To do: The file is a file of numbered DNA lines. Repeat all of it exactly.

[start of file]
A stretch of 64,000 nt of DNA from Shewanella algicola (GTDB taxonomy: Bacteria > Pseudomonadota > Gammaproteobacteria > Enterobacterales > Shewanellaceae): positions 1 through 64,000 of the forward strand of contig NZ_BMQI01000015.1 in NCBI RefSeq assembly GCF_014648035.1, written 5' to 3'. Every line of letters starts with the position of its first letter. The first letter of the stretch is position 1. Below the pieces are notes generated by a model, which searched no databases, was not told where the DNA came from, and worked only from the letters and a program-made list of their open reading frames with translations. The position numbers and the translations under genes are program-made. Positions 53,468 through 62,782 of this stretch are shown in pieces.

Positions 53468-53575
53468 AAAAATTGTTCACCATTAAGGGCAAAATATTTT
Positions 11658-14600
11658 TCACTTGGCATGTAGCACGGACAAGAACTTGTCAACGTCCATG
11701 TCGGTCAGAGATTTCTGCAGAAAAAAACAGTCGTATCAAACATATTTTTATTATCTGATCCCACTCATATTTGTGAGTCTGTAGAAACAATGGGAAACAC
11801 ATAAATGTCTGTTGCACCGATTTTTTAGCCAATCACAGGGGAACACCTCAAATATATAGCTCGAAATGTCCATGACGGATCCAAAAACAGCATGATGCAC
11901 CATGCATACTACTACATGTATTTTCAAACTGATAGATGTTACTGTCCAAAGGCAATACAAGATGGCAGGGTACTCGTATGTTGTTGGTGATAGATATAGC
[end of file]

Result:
A stretch of 64,000 nt of DNA from Shewanella algicola (GTDB taxonomy: Bacteria > Pseudomonadota > Gammaproteobacteria > Enterobacterales > Shewanellaceae): positions 1 through 64,000 of the forward strand of contig NZ_BMQI01000015.1 in NCBI RefSeq assembly GCF_014648035.1, written 5' to 3'. Every line of letters starts with the position of its first letter. The first letter of the stretch is position 1. Below the pieces are notes generated by a model, which searched no databases, was not told where the DNA came from, and worked only from the letters and a program-made list of their open reading frames with translations. The position numbers and the translations under genes are program-made. Positions 53,468 through 62,782 of this stretch are shown in pieces.

Positions 53468-53575
53468 AAAAATTGTTCACCATTAAGGGCAAAATATTTT
Positions 11658-14600
11658 TCACTTGGCATGTAGCACGGACAAGAACTTGTCAACGTCCATG
11701 TCGGTCAGAGATTTCTGCAGAAAAAAACAGTCGTATCAAACATATTTTTATTATCTGATCCCACTCATATTTGTGAGTCTGTAGAAACAATGGGAAACAC
11801 ATAAATGTCTGTTGCACCGATTTTTTAGCCAATCACAGGGGAACACCTCAAATATATAGCTCGAAATGTCCATGACGGATCCAAAAACAGCATGATGCAC
11901 CATGCATACTACTACATGTATTTTCAAACTGATAGATGTTACTGTCCAAAGGCAATACAAGATGGCAGGGTACTCGTATGTTGTTGGTGATAGATATAGC